Dean Symmonds

Holy Women


The last time I was in this body,
God crept in my ear and men
crept in my prison cell—
so they burned me at the stake,
just nineteen. From ashes
rose again this body, eyes gray,
plump thighs white, waist
whittled by a childhood
of passing stares—every
pair of eyes a paring knife
culling its pound of flesh, until now
I look in the mirror and all I see
is a saint’s swollen chest covered
in leaden handprints. Blood
pools at my knees each time
I walk the streets—each time I pass
his house, the man who embalms
his fingers in fool’s gold
and wraps them around girls’
throats, holds them so tightly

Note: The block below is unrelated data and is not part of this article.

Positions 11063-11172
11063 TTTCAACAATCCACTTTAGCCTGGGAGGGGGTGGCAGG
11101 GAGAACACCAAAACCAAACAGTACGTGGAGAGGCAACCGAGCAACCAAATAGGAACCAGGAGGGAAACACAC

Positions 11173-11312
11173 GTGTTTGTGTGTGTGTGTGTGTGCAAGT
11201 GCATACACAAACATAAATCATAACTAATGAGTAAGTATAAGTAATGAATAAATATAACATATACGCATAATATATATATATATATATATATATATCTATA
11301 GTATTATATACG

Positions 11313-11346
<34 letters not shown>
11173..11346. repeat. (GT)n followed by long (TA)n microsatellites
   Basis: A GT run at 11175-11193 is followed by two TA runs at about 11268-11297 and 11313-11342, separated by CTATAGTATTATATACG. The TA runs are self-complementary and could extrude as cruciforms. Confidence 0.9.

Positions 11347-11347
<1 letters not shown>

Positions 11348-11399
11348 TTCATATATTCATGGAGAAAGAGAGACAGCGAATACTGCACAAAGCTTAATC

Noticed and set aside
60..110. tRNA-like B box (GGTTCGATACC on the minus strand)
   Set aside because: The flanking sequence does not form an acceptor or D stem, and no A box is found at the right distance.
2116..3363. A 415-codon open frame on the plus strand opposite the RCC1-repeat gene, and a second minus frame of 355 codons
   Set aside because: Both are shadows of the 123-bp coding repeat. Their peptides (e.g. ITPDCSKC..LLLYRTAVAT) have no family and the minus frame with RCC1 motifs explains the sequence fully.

they feel like salvation, marvels
at their soft flesh and weak
bones. He is a tiger declawed—
he drags his kills from the play-
ground to his den
by his teeth. He is desperate
for forgiveness, penitent
even as he delves into his plaything,
molds me in his own image
like a false god.


The first time I was in this body,
I dwelled nude in a serpentine
garden—now I’ve learned the art
of hiding behind Mary’s blue cloak,
searching for God’s plans for me
in the stitches; watching a supernova,
closing my eyes, and pulling pieces
of myself from darkness and stardust—
teeth and fat, hair and swansong, holiness
and wholeness no tiger can touch,
no mortal can see.


Dean Symmonds is an award-winning upcoming poet. Zir work has received Gold and Silver Keys from the Scholastic writing competition and has been nationally recognized by the Sprayregen Foundation. Zir poems appear in national literary magazines like Élan and [empath].

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